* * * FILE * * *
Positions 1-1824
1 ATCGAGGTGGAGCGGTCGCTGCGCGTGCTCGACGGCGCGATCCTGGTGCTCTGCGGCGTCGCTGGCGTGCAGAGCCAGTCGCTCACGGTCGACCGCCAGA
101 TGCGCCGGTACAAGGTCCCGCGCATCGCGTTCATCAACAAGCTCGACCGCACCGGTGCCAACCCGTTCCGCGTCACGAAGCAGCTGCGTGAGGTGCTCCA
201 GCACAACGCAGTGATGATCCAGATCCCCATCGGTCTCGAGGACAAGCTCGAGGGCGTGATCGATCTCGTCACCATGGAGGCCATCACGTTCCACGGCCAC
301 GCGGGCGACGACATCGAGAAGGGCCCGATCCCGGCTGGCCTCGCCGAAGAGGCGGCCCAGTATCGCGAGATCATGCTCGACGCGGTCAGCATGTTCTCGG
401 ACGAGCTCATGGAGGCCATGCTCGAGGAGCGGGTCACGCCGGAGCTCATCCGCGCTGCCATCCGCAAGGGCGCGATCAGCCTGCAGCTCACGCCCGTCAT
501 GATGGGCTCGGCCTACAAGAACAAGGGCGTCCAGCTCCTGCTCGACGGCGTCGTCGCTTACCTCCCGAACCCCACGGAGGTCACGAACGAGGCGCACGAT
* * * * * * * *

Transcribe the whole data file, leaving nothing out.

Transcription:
Positions 1-1824
1 ATCGAGGTGGAGCGGTCGCTGCGCGTGCTCGACGGCGCGATCCTGGTGCTCTGCGGCGTCGCTGGCGTGCAGAGCCAGTCGCTCACGGTCGACCGCCAGA
101 TGCGCCGGTACAAGGTCCCGCGCATCGCGTTCATCAACAAGCTCGACCGCACCGGTGCCAACCCGTTCCGCGTCACGAAGCAGCTGCGTGAGGTGCTCCA
201 GCACAACGCAGTGATGATCCAGATCCCCATCGGTCTCGAGGACAAGCTCGAGGGCGTGATCGATCTCGTCACCATGGAGGCCATCACGTTCCACGGCCAC
301 GCGGGCGACGACATCGAGAAGGGCCCGATCCCGGCTGGCCTCGCCGAAGAGGCGGCCCAGTATCGCGAGATCATGCTCGACGCGGTCAGCATGTTCTCGG
401 ACGAGCTCATGGAGGCCATGCTCGAGGAGCGGGTCACGCCGGAGCTCATCCGCGCTGCCATCCGCAAGGGCGCGATCAGCCTGCAGCTCACGCCCGTCAT
501 GATGGGCTCGGCCTACAAGAACAAGGGCGTCCAGCTCCTGCTCGACGGCGTCGTCGCTTACCTCCCGAACCCCACGGAGGTCACGAACGAGGCGCACGAT